Nov. 22, 2021

054 Fetal Growth Restriction (FGR)

054 Fetal Growth Restriction (FGR)

What happens when the baby falls below the 10% percentile?

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What's the cause of fetal growth restriction? How can you prevent it? In this episode of True Birth, we will talk about fetal growth restriction/FGR previously termed IUGR or Inner Uterine Growth Restriction. 



What is FGR?


It is when the baby falls below the 10th percentile for weight. 10% of babies will be below the 10th percentile, by definition. Hence, 10% of babies will be classified as fetal growth restricted. It's important for you to know that because 10% of babies are not in a pathological situation. They're not in a bad situation. They're not in a situation where they're not growing. 



It's important to consider each woman and her partner uniquely in pregnancy.  A women that is  5'9 with women and a woman that is 5 feet tall will have different size expectations and patterns when it comes to pregnancy. 


Possible reasons that the baby is small


The number one reason that a baby could be on the smaller side is that the mother is small and the father of the baby is maybe not the tallest guy. We use the term FGR/Fetal Growth Restriction when they're in utero, but once they're delivered, we call them SGA/Small for Gestational Age. 



When you find the baby's not growing well, this will generally be after 20 weeks Babies are generally the same size until 20 weeks. 



Another reason the baby is small is that it's supposed to be small and there's nothing wrong. The number two reason is placental perfusion. It has a problem with the baby getting enough blood flow and nutrients. It is just not getting enough of what it needs to grow well. And there are many reasons why the placenta won't function. So when you see a small baby, especially in the third trimester after 27 weeks, 30 weeks, start thinking, "Oh, how are her blood pressures? She's spilling protein. Is there something going on with this patient that's pointing me towards preeclampsia?"



TORCH is an acronym that stands for toxoplasmosis, rubella cytomegalovirus, herpes simplex, and HIV. Cytomegalovirus is a virus that's very common in the population. Most people have been exposed to cytomegalovirus. T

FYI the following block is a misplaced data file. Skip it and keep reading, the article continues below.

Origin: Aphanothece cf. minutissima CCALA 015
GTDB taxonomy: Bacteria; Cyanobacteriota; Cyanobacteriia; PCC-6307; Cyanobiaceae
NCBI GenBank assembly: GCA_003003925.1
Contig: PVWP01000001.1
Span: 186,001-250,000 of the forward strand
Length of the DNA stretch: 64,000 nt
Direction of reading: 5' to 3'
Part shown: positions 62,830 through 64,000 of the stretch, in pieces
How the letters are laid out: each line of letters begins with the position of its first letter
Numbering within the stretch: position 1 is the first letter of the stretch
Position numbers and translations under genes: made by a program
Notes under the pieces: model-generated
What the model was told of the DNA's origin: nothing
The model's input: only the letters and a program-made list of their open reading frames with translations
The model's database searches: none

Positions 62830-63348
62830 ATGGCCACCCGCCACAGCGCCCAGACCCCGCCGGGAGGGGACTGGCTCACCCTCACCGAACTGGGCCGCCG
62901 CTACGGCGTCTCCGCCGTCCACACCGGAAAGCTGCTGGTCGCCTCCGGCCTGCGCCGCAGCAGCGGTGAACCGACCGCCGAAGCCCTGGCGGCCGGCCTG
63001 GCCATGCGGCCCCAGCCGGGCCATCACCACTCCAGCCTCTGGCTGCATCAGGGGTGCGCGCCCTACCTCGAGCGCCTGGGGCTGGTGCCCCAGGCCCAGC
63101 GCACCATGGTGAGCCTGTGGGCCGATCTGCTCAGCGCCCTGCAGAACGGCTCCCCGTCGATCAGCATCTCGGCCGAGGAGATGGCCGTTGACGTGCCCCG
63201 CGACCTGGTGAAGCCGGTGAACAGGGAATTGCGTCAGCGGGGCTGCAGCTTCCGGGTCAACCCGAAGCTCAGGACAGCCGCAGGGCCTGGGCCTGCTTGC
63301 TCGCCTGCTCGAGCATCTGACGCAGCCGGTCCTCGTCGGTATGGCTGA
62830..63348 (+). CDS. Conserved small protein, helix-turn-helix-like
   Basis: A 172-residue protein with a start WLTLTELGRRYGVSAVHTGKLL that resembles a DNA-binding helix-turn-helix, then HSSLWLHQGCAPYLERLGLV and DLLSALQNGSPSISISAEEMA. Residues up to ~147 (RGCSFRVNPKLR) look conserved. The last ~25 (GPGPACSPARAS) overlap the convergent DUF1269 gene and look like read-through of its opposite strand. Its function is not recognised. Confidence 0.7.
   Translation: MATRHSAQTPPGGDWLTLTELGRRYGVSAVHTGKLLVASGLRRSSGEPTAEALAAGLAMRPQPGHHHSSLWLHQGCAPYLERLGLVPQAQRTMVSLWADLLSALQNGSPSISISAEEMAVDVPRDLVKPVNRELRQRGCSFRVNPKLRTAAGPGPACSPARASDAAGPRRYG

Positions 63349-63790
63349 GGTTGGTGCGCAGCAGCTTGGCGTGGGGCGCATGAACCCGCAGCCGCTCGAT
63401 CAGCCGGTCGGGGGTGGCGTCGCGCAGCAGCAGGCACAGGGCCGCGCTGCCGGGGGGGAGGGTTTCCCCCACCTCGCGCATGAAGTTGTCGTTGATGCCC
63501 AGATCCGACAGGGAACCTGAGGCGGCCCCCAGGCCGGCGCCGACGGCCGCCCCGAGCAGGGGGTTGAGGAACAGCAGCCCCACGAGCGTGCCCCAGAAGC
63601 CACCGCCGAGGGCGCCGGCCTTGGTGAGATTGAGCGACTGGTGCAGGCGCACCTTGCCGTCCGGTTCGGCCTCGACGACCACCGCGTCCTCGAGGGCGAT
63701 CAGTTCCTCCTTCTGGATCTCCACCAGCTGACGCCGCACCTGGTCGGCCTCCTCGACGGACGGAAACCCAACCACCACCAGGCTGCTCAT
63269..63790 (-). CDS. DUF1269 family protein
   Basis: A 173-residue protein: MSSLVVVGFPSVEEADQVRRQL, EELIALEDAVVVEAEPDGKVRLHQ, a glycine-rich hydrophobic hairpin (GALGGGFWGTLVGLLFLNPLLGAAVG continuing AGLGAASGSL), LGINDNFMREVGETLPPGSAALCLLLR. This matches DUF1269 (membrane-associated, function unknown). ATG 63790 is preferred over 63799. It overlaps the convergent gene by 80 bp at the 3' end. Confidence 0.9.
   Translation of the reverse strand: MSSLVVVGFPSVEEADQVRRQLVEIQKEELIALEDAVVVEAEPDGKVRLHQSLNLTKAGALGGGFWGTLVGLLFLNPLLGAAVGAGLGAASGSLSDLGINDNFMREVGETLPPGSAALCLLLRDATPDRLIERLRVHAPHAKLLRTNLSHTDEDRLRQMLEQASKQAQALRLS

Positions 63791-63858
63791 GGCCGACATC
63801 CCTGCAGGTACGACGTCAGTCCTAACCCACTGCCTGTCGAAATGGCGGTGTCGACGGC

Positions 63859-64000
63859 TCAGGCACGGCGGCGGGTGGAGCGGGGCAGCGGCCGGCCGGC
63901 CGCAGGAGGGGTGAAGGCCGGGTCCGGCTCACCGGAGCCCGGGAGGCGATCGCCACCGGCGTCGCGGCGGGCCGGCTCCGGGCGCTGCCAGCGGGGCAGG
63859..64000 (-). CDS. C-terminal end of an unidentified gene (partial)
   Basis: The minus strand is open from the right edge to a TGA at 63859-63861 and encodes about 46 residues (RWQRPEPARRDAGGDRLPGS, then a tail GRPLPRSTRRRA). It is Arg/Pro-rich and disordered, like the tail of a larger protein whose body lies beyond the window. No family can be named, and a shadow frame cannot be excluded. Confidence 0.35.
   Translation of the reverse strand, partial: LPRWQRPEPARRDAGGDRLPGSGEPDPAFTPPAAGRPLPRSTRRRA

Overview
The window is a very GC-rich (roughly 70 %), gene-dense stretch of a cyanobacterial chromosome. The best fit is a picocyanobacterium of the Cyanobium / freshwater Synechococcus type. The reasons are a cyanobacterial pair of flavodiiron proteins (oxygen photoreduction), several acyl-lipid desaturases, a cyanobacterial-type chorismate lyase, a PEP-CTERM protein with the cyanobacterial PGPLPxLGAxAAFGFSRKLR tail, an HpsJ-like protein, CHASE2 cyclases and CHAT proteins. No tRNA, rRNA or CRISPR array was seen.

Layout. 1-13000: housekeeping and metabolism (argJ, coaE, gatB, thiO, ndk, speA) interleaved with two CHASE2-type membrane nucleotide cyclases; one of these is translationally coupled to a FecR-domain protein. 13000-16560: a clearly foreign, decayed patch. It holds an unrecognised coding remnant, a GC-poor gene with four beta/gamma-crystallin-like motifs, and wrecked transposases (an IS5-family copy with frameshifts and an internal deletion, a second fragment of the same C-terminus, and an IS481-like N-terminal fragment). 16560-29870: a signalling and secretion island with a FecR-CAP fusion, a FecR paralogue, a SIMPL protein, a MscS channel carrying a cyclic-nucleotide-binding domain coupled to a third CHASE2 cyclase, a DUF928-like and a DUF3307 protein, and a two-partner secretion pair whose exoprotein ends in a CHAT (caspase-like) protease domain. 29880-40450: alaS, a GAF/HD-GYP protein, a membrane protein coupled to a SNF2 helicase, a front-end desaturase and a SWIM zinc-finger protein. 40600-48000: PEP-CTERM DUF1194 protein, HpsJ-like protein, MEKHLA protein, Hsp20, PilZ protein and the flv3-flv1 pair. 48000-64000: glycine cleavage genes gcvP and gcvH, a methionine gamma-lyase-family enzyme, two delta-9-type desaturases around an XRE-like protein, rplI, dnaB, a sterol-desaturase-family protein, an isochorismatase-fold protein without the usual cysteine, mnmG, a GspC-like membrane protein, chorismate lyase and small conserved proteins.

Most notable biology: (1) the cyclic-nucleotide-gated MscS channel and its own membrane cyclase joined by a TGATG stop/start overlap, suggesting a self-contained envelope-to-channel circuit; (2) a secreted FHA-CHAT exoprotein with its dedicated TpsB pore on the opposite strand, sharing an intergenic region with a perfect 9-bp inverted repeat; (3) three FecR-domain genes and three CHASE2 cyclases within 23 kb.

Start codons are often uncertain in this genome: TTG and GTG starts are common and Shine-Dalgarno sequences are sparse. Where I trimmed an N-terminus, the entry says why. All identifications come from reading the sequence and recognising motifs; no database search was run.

Ultrasound tools


To understand Dopplers without getting into the physics of what the Doppler effect is, you can take your transducer, you could put it over the cord, and you can turn on the Doppler and you could see the blood flow through the cord.



When you look at a Doppler, and you see the blood flowing the way it should, before the next heartbeat, you measure how fast it's going right before the next heartbeat.



When you talk about fetal growth restriction, you can't just talk about the baby's size because there's only one piece of it. The other piece is what is the placenta telling you? What are the Dopplers telling you? 



Biometry is when you measure the femur and the abdomen and measure the head to get the size and weight of the baby and estimated fetal weight. 


Guidelines about how to approach Fetal Growth Restriction


If you're below the third percentile, even if everything else is okay, that's the baby you got to deliver at 37 weeks. You can't just sit around and look at that baby for 37 weeks get the baby out. If your baby is above the third percentile and the Dopplers are elevated but not absent, get the baby up. And if there's no flow, the blood stops, that's even more concerning. If you see the reverse flow, you're dealing with a much more ominous situation and you don't want to go past 32 weeks. If you don't think the baby's doing well, you might have to come out even earlier.


Biophysical profile


One of the things that some patients might have to consider in other practices is that they would need to start having biophysical profiles done. A biophysical profile is when you're checking for a series of four different things and looking to ensure that the baby is reassuring overall. What is the baby's movement? What is fetal breathing, which is an exercise the baby does to inhale and exhale fluid? What is his tone? Is the baby flex or the floppy? Or if you feel the baby's not moving, these are things that you have to consider.



One of the things you're looking for when talking about growth restriction is you want to see how the baby is handling the uterine environment? How's the baby doing on the inside? These tests will wish to you to identify a baby that's not doing well or not getting enough blood flow. You need to know if you can wait on it and let the baby stay inside, or is it time to get the baby out? Because then the baby will do better outside of the womb. 




The recommendation is that if you recognize growth restriction, you should at least be monitoring weekly, that might be nonstress tests, or that might be a biophysical every week. And if you have a severe growth that restricts a baby under the third percentile or abnormal Dopplers or accident, then twice a week. If you have reversed outside flow, put those patients in the hospital because they need to be monitored around the clock and you got to pull the baby out before it's too late.  



The most reliable and consistent way to assess blood flow to the baby is the umbilical artery. Look at the ductus phimosis. When the umbilical cord hits the baby's belly button, a big part of the vein goes up into the heart carrying the birth at heart, and you can see if there's resistance, or even at the umbilical vein.


Here is the photo that we have permission to share. 


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